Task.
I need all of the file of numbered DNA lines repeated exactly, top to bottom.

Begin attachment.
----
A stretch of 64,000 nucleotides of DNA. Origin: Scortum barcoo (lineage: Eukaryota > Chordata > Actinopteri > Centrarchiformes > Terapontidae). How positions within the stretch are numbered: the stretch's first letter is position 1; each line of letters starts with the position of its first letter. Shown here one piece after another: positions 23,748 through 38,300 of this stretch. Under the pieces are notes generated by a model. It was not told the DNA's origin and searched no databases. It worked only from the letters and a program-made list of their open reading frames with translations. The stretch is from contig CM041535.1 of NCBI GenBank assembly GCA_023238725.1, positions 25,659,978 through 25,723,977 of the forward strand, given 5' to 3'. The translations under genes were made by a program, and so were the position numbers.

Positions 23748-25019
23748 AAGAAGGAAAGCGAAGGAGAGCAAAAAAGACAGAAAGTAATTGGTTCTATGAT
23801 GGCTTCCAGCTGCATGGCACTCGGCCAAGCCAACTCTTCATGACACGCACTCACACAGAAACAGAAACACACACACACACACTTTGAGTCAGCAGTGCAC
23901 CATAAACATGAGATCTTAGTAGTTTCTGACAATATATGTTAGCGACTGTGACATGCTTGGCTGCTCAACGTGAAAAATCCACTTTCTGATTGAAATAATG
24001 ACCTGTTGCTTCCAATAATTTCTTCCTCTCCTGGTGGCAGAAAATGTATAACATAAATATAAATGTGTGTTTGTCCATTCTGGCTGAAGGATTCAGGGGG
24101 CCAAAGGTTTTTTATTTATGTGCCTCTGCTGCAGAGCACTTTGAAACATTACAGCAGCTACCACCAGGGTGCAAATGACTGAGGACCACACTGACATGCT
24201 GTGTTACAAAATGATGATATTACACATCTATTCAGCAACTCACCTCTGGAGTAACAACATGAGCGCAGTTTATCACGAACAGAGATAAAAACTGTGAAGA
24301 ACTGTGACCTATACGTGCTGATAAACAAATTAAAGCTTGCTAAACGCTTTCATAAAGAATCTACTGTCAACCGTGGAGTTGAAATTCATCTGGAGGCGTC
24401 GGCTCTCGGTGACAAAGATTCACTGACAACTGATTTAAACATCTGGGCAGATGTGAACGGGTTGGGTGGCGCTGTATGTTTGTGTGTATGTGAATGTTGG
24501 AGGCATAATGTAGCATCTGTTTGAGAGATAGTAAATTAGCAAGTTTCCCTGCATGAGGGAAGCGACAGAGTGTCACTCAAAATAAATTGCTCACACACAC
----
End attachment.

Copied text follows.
A stretch of 64,000 nucleotides of DNA. Origin: Scortum barcoo (lineage: Eukaryota > Chordata > Actinopteri > Centrarchiformes > Terapontidae). How positions within the stretch are numbered: the stretch's first letter is position 1; each line of letters starts with the position of its first letter. Shown here one piece after another: positions 23,748 through 38,300 of this stretch. Under the pieces are notes generated by a model. It was not told the DNA's origin and searched no databases. It worked only from the letters and a program-made list of their open reading frames with translations. The stretch is from contig CM041535.1 of NCBI GenBank assembly GCA_023238725.1, positions 25,659,978 through 25,723,977 of the forward strand, given 5' to 3'. The translations under genes were made by a program, and so were the position numbers.

Positions 23748-25019
23748 AAGAAGGAAAGCGAAGGAGAGCAAAAAAGACAGAAAGTAATTGGTTCTATGAT
23801 GGCTTCCAGCTGCATGGCACTCGGCCAAGCCAACTCTTCATGACACGCACTCACACAGAAACAGAAACACACACACACACACTTTGAGTCAGCAGTGCAC
23901 CATAAACATGAGATCTTAGTAGTTTCTGACAATATATGTTAGCGACTGTGACATGCTTGGCTGCTCAACGTGAAAAATCCACTTTCTGATTGAAATAATG
24001 ACCTGTTGCTTCCAATAATTTCTTCCTCTCCTGGTGGCAGAAAATGTATAACATAAATATAAATGTGTGTTTGTCCATTCTGGCTGAAGGATTCAGGGGG
24101 CCAAAGGTTTTTTATTTATGTGCCTCTGCTGCAGAGCACTTTGAAACATTACAGCAGCTACCACCAGGGTGCAAATGACTGAGGACCACACTGACATGCT
24201 GTGTTACAAAATGATGATATTACACATCTATTCAGCAACTCACCTCTGGAGTAACAACATGAGCGCAGTTTATCACGAACAGAGATAAAAACTGTGAAGA
24301 ACTGTGACCTATACGTGCTGATAAACAAATTAAAGCTTGCTAAACGCTTTCATAAAGAATCTACTGTCAACCGTGGAGTTGAAATTCATCTGGAGGCGTC
24401 GGCTCTCGGTGACAAAGATTCACTGACAACTGATTTAAACATCTGGGCAGATGTGAACGGGTTGGGTGGCGCTGTATGTTTGTGTGTATGTGAATGTTGG
24501 AGGCATAATGTAGCATCTGTTTGAGAGATAGTAAATTAGCAAGTTTCCCTGCATGAGGGAAGCGACAGAGTGTCACTCAAAATAAATTGCTCACACACAC